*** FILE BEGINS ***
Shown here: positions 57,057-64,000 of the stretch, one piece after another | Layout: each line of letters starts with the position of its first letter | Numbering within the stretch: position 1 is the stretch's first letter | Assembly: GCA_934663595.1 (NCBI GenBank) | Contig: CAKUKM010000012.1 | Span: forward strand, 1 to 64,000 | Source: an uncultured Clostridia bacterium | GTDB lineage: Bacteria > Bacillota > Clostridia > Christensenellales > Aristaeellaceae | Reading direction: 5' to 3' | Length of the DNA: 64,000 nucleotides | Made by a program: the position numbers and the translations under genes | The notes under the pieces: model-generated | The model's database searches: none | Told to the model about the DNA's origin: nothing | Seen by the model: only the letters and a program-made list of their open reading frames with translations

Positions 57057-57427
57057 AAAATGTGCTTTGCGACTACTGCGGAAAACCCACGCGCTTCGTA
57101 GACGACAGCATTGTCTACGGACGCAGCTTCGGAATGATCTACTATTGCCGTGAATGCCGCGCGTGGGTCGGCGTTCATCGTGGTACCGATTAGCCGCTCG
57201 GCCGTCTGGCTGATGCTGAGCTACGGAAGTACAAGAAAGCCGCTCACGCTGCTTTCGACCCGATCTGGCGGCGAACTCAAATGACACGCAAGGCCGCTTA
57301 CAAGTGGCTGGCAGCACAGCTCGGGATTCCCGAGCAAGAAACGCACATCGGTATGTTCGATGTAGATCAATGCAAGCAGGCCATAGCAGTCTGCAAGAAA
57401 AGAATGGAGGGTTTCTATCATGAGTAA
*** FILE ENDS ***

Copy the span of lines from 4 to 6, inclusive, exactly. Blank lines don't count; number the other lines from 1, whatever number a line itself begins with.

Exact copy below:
57101 GACGACAGCATTGTCTACGGACGCAGCTTCGGAATGATCTACTATTGCCGTGAATGCCGCGCGTGGGTCGGCGTTCATCGTGGTACCGATTAGCCGCTCG
57201 GCCGTCTGGCTGATGCTGAGCTACGGAAGTACAAGAAAGCCGCTCACGCTGCTTTCGACCCGATCTGGCGGCGAACTCAAATGACACGCAAGGCCGCTTA
57301 CAAGTGGCTGGCAGCACAGCTCGGGATTCCCGAGCAAGAAACGCACATCGGTATGTTCGATGTAGATCAATGCAAGCAGGCCATAGCAGTCTGCAAGAAA